We live in some very perilous times. While the Covid-19 pandemic is mostly in our rearview mirror, the fractures in our society that we all observed during our many months of lockdown remain. We continue to be extremely polarized. Our politics have become, for the most part, a zero-sum game that prevents our government from working the way it was intended. Evidence of increases in acts of Antisemitism, White Nationalism and intolerance generally are everywhere. Messages of hate which used to be whispered are now brazenly spoken and published.

And with all of the wildfires burning out of control in British Columbia and Quebec, we can’t even pretend that moving to Canada is an option for us. So what, pray tell, can a normal, thinking, rational person do to make it through the week?

Try something silly.

But don’t just take my word for it. Peer-reviewed psychological studies have demonstrated that playful people — those who are spontaneous and fun loving — are at an advantage when it comes to coping with stress and finding solutions to problems. In fact, learning to be silly allows you to open your mind to creativity. As a result, when a friend of mine called the other day and told me he had an incredibly silly idea for us, I told him I was “in” before he could even present his proposal.

My friend (let’s call him John) walked out of an office building in downtown Birmingham recently and noted that the crosswalks had more than a passing resemblance to Abbey Road in London. We could recreate the iconic image that appeared on the Beatles’ album of the same name.

Since I didn’t own a white suit and didn’t like the idea of walking barefoot on a city street, I volunteered to be George. John (not his real name) didn’t own a white suit either but he bought a white sport coat at Nordstrom, kept the tags on and immediately returned the garment when our photoshoot ended. Neither was it difficult to recruit Paul or Ringo. Of course, the fact that we were all in our late 60’s and basically retired certainly helped the recruiting effort.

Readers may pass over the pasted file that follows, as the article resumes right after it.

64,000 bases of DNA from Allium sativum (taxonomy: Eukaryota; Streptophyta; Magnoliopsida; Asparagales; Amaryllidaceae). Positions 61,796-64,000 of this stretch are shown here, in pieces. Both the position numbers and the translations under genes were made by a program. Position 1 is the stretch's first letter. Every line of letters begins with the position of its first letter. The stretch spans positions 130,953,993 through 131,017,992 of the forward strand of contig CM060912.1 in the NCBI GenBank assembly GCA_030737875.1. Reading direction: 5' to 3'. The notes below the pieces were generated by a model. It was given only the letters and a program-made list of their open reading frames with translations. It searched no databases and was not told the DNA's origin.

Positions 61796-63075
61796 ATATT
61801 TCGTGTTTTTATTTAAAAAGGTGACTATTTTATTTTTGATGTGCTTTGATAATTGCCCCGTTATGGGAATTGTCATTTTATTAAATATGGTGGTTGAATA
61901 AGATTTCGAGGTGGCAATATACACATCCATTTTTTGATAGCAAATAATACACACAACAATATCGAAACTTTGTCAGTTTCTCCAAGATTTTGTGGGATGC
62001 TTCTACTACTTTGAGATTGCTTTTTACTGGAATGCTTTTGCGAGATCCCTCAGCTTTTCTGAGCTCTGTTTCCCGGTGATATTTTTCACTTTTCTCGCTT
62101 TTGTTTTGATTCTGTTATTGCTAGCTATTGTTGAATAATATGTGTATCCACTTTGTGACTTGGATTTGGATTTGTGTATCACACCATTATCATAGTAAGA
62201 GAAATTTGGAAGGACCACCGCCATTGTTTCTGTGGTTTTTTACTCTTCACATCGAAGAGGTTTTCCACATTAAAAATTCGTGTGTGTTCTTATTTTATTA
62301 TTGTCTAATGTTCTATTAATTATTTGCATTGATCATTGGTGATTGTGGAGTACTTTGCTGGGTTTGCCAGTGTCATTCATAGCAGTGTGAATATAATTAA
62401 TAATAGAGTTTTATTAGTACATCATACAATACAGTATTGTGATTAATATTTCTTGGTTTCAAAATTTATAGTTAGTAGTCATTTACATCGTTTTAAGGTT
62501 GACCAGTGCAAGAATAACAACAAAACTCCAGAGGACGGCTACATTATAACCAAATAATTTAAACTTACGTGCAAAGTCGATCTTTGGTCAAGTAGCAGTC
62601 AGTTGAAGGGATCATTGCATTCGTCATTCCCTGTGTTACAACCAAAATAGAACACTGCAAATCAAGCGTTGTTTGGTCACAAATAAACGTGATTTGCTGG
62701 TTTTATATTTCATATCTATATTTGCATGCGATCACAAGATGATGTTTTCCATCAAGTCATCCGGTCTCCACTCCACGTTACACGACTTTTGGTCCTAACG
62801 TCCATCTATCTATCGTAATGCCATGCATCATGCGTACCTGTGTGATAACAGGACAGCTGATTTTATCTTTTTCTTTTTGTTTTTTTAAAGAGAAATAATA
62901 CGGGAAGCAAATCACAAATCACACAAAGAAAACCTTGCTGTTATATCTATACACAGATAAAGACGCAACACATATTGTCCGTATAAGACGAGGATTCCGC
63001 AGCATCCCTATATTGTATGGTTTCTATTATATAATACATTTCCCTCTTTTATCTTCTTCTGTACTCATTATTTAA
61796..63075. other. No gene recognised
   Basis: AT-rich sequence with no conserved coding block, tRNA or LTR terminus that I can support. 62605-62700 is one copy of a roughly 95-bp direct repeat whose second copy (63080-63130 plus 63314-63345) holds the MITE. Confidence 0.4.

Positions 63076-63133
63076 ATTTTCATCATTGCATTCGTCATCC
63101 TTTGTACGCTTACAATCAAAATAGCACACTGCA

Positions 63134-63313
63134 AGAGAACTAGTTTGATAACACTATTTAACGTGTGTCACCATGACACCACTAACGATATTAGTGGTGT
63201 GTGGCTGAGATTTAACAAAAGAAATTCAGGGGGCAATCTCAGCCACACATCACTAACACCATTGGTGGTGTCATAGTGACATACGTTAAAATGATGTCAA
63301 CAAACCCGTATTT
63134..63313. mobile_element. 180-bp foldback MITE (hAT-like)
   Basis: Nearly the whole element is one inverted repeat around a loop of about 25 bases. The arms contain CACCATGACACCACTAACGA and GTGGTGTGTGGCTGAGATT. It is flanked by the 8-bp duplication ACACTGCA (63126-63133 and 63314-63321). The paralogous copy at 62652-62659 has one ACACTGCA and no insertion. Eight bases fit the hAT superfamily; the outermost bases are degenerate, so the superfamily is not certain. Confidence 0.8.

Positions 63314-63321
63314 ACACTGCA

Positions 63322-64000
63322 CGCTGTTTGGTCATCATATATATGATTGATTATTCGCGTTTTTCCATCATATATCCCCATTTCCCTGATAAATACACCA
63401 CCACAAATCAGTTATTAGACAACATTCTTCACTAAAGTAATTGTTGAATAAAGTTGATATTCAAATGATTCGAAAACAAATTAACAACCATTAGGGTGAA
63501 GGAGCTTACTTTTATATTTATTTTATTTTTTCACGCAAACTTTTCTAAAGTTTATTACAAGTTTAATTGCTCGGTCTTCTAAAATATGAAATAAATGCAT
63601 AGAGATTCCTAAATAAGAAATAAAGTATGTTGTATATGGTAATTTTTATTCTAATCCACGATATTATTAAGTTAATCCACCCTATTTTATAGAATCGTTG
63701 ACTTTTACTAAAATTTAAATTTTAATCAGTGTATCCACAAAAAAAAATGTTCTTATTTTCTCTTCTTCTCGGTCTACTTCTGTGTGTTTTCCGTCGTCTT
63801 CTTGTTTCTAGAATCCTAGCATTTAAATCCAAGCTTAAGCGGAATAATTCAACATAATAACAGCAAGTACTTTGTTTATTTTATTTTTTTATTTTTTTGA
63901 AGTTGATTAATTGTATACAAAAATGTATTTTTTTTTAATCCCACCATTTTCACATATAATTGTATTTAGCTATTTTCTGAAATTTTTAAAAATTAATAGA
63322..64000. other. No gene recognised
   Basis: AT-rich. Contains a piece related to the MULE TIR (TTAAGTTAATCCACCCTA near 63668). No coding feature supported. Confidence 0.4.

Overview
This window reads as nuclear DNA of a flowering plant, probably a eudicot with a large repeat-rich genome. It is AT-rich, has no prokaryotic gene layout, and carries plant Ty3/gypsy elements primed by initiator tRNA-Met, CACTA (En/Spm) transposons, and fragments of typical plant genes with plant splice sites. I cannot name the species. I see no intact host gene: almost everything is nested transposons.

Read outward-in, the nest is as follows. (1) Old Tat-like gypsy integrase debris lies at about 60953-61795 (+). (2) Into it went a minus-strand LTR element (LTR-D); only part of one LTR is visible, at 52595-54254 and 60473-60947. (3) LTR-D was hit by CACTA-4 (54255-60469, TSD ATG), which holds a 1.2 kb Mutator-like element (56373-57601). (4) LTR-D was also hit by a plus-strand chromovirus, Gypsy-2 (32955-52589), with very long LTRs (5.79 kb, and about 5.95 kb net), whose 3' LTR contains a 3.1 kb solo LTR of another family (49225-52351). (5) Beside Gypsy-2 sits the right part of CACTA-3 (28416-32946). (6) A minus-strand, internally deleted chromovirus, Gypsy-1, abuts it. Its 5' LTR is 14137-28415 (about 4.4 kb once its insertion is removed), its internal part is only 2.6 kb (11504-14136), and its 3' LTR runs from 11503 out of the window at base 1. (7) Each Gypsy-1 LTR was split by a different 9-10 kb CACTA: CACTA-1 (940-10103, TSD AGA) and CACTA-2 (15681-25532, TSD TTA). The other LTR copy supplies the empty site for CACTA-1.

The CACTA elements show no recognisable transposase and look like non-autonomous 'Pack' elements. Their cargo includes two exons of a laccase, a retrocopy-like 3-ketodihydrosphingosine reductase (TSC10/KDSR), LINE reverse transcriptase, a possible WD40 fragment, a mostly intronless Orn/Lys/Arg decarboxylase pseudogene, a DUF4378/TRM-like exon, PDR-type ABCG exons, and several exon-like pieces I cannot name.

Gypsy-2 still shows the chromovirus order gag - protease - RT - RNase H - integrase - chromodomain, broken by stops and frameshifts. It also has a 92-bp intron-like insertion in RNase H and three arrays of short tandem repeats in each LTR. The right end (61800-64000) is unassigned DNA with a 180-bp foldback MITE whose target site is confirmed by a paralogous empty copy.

Our plan was to meet at a local restaurant, have lunch and then recreate the shot. We knew traffic would be an issue, but we were amazed at how long people would simply stop and stare. They knew what we were up to, they just wanted to figure out if we were anyone of note. (Clearly not.) On multiple occasions people driving by would raise a fist through their window and shout “Abbey Road” as if acknowledging a shared artifact we all know and love. We were also able to enlist a random pedestrian who not only acted as photographer but also had some strong ideas about directing the shot.

Most adults would bristle at being called “silly” but that word actually comes from the old English word “selig,” which is literally defined as being blessed, happy and prosperous. I can’t think of three better descriptors for a life well lived. In fact, I would argue that we all need to embrace the silly. Force yourself to do something incredibly silly and you’ll never feel bad doing something just a little silly again. It’s actually quite liberating. Once in a while, we all need to let our inner goofball shine.

Abbey Road was the last studio album that the Beatles recorded. Released in the fall of 1969, the band broke up just a few months later. The song Octopus’ Garden appears on Abbey Road. It is only the second song that Ringo wrote for the Beatles (credited to Richard Starkey). The lyrics are as whimsical as you remember them. When asked about the song, Ringo said that it arose out of his desire to escape the increasing hostility within the group; he said that he had “just wanted to be under the sea, too.”

Ringo got it. Life is too short to be serious all the time:

Oh what joy
For every girl and boy
Knowing they're happy
And they're safe

Paul and John could appreciate the theraputic value of getting back to where we once belonged:

Here come old flattop he come grooving up slowly
He got joo-joo eyeball he one holy roller
He got hair down to his knee
Got to be a joker he just do what he please

And even George was onto something:

Little darling, the smiles returning to the faces
Little darling, it seems like years since it's been here
Here comes the sun, here comes the sun
and I say it's all right

In the end, we got both the album cover shot. (Beatles by us; Beetle by Photoshop.)

...and a famous candid of the boys primping before entering the crosswalk.

We had more fun than even we anticipated and, frankly, the pictures turned out a lot better than we feared. In fact, we had so much fun, we can’t wait to get out there and do something silly again.

After all, the possibilities are endless…